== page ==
I enjoy another opportunity; and would to GOD, I might be permitted to approach for once the late scene of death. Would to God, I could there assemble on the one side, the disconsolate mother with her seven fatherless children-and on the other those who administer the justice of my country. Could I do this, I would point them to these sad objects. I would entreat them, by the agonies of bereaved fondness, to listen to the widow's heartfelt groans; to mark the orphan's sighs and tears-And having done this, I would uncover the breathless corpse of HAMILTON-I would lift from his gaping wound his bloody MANTLE-I would hold it up to heaven before them,
and I would ask, in the name of GOD I would ask, whether at the sight of IT they felt no compunction.
You will ask perhaps, what can be done, to arrest the progress of a practice which has yet so many advocates ? I answer nothing-If it be the deliberate intention to do NOTHING. But if otherwise, much is within our power.
Let then the governor see that the laws are executed-Let the council displace the man who offends against their majesty. Let courts of justice frown from their bar, as unworthy to appear before them, the murderer and his accomplices. Let the people declare him unworthy of their confidence who engages in such sanguinary contests. Let this be done, and should life still be taken in single combat, then the governor, the council, the court, the people, looking up to the Avenger of sin, "we are innocent-we are innocent."
Do you ask how proof can be obtained? How can it be avoided?—The parties return, hold up before our eyes the instruments of death, publish to the world the circumstances of their interview, and even, with an air of insulting triumph, boast, how cooly and how deliberately they proceeded in violating one of the most sacred laws of earth and heaven.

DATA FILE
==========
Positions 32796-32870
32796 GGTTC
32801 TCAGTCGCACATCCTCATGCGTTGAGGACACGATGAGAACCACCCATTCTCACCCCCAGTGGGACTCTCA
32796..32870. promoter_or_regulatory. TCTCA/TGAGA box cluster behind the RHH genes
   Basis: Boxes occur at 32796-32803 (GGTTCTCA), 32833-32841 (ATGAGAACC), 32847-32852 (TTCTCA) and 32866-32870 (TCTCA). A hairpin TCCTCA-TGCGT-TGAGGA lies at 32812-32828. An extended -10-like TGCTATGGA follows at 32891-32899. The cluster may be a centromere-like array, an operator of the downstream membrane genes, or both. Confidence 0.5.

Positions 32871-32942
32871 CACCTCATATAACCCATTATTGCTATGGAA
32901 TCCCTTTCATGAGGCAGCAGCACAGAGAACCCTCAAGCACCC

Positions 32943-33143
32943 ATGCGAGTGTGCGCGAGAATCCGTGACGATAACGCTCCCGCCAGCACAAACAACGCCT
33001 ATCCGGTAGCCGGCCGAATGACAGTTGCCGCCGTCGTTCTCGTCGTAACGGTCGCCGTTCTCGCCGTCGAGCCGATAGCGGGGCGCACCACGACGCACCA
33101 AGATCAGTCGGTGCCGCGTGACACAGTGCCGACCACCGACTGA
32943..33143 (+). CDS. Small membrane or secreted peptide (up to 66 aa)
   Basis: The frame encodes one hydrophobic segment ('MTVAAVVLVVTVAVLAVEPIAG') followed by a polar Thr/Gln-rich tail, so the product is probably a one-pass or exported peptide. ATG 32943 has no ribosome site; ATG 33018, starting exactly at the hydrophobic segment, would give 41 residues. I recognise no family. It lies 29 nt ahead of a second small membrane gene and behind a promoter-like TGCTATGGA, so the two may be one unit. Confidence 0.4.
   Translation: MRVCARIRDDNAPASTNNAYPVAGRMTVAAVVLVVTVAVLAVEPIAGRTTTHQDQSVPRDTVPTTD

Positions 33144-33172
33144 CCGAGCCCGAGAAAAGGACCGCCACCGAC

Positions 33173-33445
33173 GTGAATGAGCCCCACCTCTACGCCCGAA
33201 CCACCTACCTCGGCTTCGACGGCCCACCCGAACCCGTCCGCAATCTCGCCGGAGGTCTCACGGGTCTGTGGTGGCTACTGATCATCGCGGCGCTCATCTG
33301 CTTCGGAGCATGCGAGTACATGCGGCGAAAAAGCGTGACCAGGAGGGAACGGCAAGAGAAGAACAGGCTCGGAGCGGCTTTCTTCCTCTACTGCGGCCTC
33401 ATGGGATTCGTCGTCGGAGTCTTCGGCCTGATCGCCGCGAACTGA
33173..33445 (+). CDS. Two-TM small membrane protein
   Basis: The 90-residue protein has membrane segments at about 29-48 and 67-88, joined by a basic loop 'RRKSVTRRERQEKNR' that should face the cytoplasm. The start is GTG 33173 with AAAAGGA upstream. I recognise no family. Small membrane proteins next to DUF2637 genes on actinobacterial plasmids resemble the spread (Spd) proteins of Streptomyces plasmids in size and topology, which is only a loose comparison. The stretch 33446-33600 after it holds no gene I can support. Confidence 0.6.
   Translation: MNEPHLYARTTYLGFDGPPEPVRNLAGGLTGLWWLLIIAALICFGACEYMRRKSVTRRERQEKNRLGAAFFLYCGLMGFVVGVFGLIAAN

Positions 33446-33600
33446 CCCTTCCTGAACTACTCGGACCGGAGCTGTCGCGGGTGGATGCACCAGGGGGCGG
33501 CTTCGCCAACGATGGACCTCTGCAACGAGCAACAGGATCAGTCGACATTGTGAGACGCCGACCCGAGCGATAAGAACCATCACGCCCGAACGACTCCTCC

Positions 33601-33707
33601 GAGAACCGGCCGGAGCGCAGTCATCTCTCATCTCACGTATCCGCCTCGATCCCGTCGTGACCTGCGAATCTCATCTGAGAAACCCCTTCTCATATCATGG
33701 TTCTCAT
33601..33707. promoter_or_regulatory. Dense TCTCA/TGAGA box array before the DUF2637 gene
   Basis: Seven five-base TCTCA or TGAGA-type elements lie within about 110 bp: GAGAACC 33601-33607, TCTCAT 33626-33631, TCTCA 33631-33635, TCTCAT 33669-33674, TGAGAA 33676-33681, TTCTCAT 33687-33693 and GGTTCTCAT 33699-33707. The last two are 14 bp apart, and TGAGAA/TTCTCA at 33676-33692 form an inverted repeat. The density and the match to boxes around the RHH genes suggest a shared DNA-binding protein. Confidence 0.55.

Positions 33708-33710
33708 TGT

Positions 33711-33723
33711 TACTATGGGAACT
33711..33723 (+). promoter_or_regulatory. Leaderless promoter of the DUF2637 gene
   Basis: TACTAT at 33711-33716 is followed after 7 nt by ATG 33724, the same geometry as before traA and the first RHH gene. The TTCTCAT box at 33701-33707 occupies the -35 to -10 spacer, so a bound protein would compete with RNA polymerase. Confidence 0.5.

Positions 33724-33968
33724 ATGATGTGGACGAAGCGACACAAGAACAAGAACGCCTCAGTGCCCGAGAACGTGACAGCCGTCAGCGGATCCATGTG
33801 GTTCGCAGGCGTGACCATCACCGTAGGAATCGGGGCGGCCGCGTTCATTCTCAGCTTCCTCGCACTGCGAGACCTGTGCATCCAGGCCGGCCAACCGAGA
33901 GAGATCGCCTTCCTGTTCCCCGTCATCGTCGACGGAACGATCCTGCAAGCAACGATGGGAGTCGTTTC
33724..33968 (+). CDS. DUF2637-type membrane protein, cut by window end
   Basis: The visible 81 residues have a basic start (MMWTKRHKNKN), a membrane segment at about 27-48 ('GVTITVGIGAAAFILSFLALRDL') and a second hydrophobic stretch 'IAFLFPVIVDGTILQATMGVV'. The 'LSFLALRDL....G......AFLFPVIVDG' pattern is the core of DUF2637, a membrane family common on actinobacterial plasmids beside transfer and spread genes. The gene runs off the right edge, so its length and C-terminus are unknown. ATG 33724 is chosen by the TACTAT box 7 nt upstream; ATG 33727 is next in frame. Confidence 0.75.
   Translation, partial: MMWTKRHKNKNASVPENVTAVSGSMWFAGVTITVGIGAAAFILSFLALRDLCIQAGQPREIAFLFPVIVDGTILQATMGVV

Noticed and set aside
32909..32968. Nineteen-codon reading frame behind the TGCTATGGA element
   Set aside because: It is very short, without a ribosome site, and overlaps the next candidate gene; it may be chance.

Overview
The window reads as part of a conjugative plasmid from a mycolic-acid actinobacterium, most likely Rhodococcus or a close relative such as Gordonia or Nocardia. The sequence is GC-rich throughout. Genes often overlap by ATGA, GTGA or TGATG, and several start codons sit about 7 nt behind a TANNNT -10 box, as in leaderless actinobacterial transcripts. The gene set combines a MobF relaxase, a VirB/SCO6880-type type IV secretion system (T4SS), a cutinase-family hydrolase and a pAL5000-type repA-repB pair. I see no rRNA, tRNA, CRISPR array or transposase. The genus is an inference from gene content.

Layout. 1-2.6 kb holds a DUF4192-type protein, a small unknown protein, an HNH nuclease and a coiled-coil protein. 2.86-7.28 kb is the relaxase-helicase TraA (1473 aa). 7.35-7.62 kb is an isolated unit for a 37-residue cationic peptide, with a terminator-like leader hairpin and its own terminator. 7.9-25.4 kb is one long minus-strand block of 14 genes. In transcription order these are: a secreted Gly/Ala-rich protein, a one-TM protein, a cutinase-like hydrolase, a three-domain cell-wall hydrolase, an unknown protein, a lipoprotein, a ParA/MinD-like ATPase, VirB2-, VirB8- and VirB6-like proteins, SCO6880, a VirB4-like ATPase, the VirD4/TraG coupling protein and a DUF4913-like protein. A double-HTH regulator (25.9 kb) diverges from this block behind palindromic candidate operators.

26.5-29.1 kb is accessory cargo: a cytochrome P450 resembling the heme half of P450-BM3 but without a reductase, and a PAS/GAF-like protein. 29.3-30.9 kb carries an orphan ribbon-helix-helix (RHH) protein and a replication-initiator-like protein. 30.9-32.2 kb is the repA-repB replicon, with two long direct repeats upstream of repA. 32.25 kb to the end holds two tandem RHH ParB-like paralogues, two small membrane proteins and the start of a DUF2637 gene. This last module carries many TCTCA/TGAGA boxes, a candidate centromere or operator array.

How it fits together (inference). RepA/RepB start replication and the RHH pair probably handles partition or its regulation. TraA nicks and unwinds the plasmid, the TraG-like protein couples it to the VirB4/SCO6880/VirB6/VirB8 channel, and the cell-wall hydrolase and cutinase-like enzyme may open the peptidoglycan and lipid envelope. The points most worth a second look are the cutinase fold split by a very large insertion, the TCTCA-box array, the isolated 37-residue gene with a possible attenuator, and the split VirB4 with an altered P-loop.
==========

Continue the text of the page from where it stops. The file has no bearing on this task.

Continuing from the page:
Ah! ye tragic shores of Hoboken, crimsoned with the richest blood, I tremble at the crimes you record against us-the annual register of murders, which you keep and send up to GOD! Place of inhuman cruelty! beyond the limits of reason, of duty, and of religion, where man assumes a more barbarous nature, and ceases to be man. What poignant, lingering sorrows do thy lawless combats occasion to surviving relatives!
Ye who have hearts of pity-ye who have experienced the anguish of dissolving friendship-who have wept, and still weep over the mouldering ruins of departed kindred, ye can enter into this reflection.
O thou disconsolate widow ! robbed, so cruelly robbed, and, in so short a time, both of a husband and a son, what must be the plenitude of thy sufferings! Could we approach thee, gladly would we drop the tear of sympathy, and pour into thy bleeding bosom the balm of consolation. But how could we comfort her whom God hath not comforted! To his throne, let us lift up our voice and weep. O God! if thou art still the widow's husband, and the father of the fatherless-if in the fulness of thy goodness there be yet mercies in store for miserable mortals, pity, O pity this afflicted mother, and grant that her hapless orphans may find a friend, a benefactor, a father in THEE !
Mr. AMES' Speech on the British Treaty.
But am I reduced to the necessity of proving this point? Certainly the very men who charged the Indian war on the detention of the posts, will call for no other proof than the recital of their own speeches. It is remembered with what emphasis, with what acrimony, they expatiated on the burden of taxes, and the drain of blood and treasure into the western country, in consequence of Britain's holding the posts. Until the posts are restored, they exclaimed, the treasury and the frontiers must bleed.
If any, against all these proofs, should maintain that the peace with the Indians will be stable without the posts, to them I will urge another reply. From arguments calculated to produce conviction, I will appeal directly to the hearts of those who hear me, and ask, whether it is not already planted there? I resort especially to the convictions of the western gentlemen, whether, supposing no posts and no treaty, the settlers will remain in security? Can they take it upon them to say, that an Indian peace, under these circumstances, will prove firm? No, sir, it will not be peace, but a sword: it will be no better than a lure to draw victims within the reach of the tomahawk.